Her eyes rolled so hard I wondered if they would fall out. "Are you ready to start?" She eyed my undershirt and pajama pants combo with an expression I couldn't quite read.
"Just waitin' for orders, ma'am," I told her smartly, touching my brow.
She huffed and blew past me into the front hallway where she stopped short and dropped her bags to the floor.
"Holy shit, Tanner, this place is...." She trailed off as she looked around, mouth agape.
I looked around smiling at the place I called home. "Been in the family for three generations," I told her proudly. "This main portion here was built by my father's grandfather," I counted on my fingers, "so wait, that's four generations, right?"
She cocked an eyebrow at me like she couldn't figure out if I was joking or not. I actually wasn't, that part always tripped me up. My great-granddaddy built the main house, but died after getting thrown from his horse before it was completely finished. This was when my granddad was a teenager, so technically he was the first Brock to call this place home.
But that kind of stuff doesn't impress people who visit Brock ranch. They don't know how many stories have seeped into the rough hewn logs that soar above us like the buttresses of the cathedrals of Europe. All they see is the size, the rough-hewn glamor, the tasteful furnishings my mother had to order from catalogs, the additions, each a slightly different architectural style, built to keep the expanding clan of Brocks together and safe against the world.
It was a huge, grand house, and it was too big for just me. I was alone here and no matter how hard I worked, I could never recapture the happiness that once too root under this roof. My father had a family - a wife and children to make this place a home - but I was just one man.
"Are you okay?"
I snapped back to Monique, who was now staring at me instead of the wood-beamed hallway.
"Yeah I'm fine," I shrugged. "Why?"
She tilted her head to the side. "You sighed," she said, her voice softer somehow. "And then your eyes got all sad."
I turned and strode into the kitchen and opened the fridge, feeling uneasy. "I was just thinkin' that I forgot my manners. Can I offer you something to drink, Miss Williams?"
"Sparkling water?" she called from the hallway.
I turned, ready to mock her, but she caught my eye and winked, those lips of hers twisting up into a sarcastic grin. Hot damn, did this firecracker actually have a sense of humor?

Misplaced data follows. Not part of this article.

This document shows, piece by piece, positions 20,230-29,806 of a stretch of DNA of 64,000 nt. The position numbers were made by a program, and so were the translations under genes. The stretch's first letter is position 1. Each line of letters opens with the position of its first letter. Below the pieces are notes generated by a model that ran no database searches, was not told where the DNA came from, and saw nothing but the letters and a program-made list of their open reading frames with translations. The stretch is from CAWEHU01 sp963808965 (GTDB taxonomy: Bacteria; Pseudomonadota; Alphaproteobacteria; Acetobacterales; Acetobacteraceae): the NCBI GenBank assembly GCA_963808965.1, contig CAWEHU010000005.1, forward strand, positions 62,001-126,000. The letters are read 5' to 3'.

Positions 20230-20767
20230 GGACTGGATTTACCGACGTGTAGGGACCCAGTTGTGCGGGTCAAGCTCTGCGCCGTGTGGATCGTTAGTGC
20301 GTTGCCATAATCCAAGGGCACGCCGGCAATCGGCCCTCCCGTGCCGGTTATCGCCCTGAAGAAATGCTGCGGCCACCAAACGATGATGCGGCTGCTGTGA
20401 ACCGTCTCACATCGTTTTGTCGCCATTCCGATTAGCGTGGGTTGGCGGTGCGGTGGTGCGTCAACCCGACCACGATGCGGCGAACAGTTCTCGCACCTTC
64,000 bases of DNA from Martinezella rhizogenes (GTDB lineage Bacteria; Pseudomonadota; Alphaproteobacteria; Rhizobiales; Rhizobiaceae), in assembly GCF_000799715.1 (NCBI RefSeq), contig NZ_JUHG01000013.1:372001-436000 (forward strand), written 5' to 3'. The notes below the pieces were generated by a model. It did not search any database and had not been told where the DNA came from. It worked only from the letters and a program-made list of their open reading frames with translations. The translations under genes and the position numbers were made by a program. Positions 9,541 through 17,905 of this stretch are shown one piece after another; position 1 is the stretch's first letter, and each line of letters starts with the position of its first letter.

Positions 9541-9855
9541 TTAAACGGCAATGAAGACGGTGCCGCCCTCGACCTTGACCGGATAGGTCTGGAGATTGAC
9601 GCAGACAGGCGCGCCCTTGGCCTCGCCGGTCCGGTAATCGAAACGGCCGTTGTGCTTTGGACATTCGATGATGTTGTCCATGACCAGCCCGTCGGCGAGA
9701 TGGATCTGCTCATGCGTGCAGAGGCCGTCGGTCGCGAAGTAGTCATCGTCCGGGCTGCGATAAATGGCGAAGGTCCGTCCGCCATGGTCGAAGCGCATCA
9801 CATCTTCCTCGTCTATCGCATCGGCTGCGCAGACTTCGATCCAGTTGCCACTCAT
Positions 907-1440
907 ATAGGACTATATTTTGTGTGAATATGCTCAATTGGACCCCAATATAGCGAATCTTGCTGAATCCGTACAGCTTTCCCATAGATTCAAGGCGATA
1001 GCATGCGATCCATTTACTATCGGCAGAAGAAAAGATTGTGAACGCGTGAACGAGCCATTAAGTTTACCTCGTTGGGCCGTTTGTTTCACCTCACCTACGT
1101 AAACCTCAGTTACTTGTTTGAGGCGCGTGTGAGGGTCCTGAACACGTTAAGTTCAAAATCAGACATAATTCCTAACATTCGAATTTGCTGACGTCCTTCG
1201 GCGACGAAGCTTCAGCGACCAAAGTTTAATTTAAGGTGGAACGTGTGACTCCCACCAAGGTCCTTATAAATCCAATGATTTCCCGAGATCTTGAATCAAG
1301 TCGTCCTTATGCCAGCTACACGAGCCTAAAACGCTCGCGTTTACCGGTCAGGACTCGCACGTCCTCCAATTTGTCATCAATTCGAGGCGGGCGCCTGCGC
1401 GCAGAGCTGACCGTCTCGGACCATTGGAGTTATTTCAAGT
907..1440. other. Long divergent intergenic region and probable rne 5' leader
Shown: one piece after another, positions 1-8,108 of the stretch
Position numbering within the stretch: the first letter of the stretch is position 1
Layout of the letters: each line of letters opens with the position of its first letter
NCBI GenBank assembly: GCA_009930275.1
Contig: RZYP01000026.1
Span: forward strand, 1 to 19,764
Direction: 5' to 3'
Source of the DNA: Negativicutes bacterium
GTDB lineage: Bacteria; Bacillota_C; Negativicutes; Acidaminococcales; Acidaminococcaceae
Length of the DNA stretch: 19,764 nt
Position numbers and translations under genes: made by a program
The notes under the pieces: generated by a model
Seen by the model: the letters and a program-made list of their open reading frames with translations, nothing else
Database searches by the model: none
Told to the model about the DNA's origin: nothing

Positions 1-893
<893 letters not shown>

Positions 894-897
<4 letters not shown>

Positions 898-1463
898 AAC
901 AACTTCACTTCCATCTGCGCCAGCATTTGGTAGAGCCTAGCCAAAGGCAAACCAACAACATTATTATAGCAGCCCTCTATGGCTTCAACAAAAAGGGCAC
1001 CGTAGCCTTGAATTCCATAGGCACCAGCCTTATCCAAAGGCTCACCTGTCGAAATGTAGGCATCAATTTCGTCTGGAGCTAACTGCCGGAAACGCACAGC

Suddenly I was grinning like an idiot and all the traces of my headache were gone. "Water round here comes from a well, Miss Williams," I teased, rising to her bait. "If it starts sparkling, I need to call the gas company and tell them there's a leak in the pipeline."
She cocked her head to the side and raised her eyebrows, then nodded slightly. She was conceding that I won that round and it made me as giddy as a Little Leaguer winning his first trophy. Then she walked over to the wide doorway and leaned against it, her long body more enticing in work clothes than that fancy-pants outfit she showed up in yesterday. I liked this version of Monique Williams a lot better.
I was ready to say so when she clapped her hands together like a schoolteacher. "Well, shall we get started?" She pointed, stabbing the air. "Why don't we get some shots here in the kitchen? Women'll love that... 'Tanner Brock at Home.' Can you face the window there?"
The sudden switch to all-business gave me whiplash. "I'm still in my PJs, Miss Williams," I pointed out, "Or hadn't you noticed?"
"Oh, I noticed," she said archly, kneeling down and fitting a lens on her gigantic camera. "Were you hoping I would?"
Just like that, she took my trophy
away. I clearly lost that round. "Wasn't hopin' anything," I grumbled. "Someone just showed up on my vacation askin' me to work at an unreasonable hour."
"Call yourself a rancher?" she snapped, taking a few test shots and checking her light. "You should be up and milking cows before the sun's even up."
"Brock Ranch isn't a dairy farm," I reminded her. "We raise cattle."
"I don't see any cattle," she said dismissively.
I could feel my irritation starting to rise. This woman was better than coffee at raising my blood pressure. "No ma'am, that's good looking out," I snapped sarcastically.
She darted a look up from her camera. "Did I touch a nerve, cowboy?"